|No Evidence of Association between HIV-1 and Malaria in Populations with Low HIV-1 Prevalence|
||Cuadros DF, Branscum AJ, García-Ramos G
||PLoS ONE , 6(8): e23458; doi:10.1371/journal.pone.0023458
Multiple African Countries
The geographic overlap between HIV-1 and malaria has generated much interest in their potential interactions. A variety of studies have evidenced a complex HIV-malaria interaction within individuals and populations that may have dramatic effects, but the causes and implications of this co-infection at the population level are still unclear. In a previous publication, we showed that the prevalence of malaria caused by the parasite Plasmodium falciparum is associated with HIV infection in eastern sub-Saharan Africa. To complement our knowledge of the HIV-malaria co-infection, the objective of this work was to assess the relationship between malaria and HIV prevalence in the western region of sub-Saharan Africa.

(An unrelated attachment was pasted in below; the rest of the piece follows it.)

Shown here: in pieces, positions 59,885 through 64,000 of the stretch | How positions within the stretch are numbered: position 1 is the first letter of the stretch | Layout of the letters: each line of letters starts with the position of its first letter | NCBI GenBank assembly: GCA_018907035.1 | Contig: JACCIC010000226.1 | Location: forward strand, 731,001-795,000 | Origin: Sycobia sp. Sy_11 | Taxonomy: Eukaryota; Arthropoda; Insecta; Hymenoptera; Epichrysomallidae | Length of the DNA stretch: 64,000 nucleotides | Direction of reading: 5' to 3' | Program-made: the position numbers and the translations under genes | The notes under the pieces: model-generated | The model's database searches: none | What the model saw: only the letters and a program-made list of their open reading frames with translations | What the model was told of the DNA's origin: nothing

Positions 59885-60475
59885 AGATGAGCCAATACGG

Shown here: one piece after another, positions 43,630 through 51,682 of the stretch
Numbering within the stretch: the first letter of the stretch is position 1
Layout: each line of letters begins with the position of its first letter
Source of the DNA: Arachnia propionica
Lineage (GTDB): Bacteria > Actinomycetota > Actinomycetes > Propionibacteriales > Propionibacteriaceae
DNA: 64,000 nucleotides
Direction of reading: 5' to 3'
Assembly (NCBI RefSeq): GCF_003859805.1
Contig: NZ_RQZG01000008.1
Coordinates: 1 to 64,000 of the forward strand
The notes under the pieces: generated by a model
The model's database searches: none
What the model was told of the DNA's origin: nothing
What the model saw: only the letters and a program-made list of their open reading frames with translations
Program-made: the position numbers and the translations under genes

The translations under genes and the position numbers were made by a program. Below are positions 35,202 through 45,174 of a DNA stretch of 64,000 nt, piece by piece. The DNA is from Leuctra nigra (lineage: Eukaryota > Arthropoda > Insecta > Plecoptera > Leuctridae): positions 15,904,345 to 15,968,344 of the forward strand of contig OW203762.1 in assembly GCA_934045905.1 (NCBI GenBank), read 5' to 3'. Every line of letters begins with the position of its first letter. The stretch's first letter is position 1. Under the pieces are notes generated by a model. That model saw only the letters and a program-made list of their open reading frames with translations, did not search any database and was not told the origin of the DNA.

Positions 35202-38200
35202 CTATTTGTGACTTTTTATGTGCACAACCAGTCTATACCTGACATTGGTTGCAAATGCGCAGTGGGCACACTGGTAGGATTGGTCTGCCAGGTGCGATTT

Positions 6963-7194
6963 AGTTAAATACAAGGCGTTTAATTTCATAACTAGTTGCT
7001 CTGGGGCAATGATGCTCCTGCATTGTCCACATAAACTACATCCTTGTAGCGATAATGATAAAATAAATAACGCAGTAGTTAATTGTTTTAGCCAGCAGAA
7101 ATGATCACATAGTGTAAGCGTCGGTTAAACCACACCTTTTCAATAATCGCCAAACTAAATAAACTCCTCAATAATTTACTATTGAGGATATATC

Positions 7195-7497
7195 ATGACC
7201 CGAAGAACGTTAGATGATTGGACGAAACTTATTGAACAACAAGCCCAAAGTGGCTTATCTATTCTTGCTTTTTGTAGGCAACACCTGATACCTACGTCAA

Population-based cross-sectional data were obtained from the HIV/AIDS Demographic and Health Surveys conducted in Burkina Faso, Ghana, Guinea, Mali, Liberia and Cameroon, and the malaria atlas project. Using generalized linear mixed models, we assessed the relationship between HIV-1 and Plasmodium falciparum parasite rate (PfPR) adjusting for important socio-economic and biological cofactors. We found no evidence that individuals living in areas with stable malaria transmission (PfPR>0.46) have higher odds of being HIV-positive than individuals who live in areas with PfPR=0.46 in western sub-Saharan Africa (estimated odds ratio 1.14, 95% confidence interval 0.86–1.50). In contrast, the results suggested that PfPR was associated with being infected with HIV in Cameroon (estimated odds ratio 1.56, 95% confidence interval 1.23–2.00).
Contrary to our previous research on eastern sub-Saharan Africa, this study did not identify an association between PfPR and infection with HIV in western sub-Saharan Africa, which suggests that malaria might not play an important role in the spread of HIV in populations where the HIV prevalence is low. Our work highlights the importance of understanding the epidemiologic effect of co-infection and the relevant factors involved in this relationship for the implementation of effective control strategies.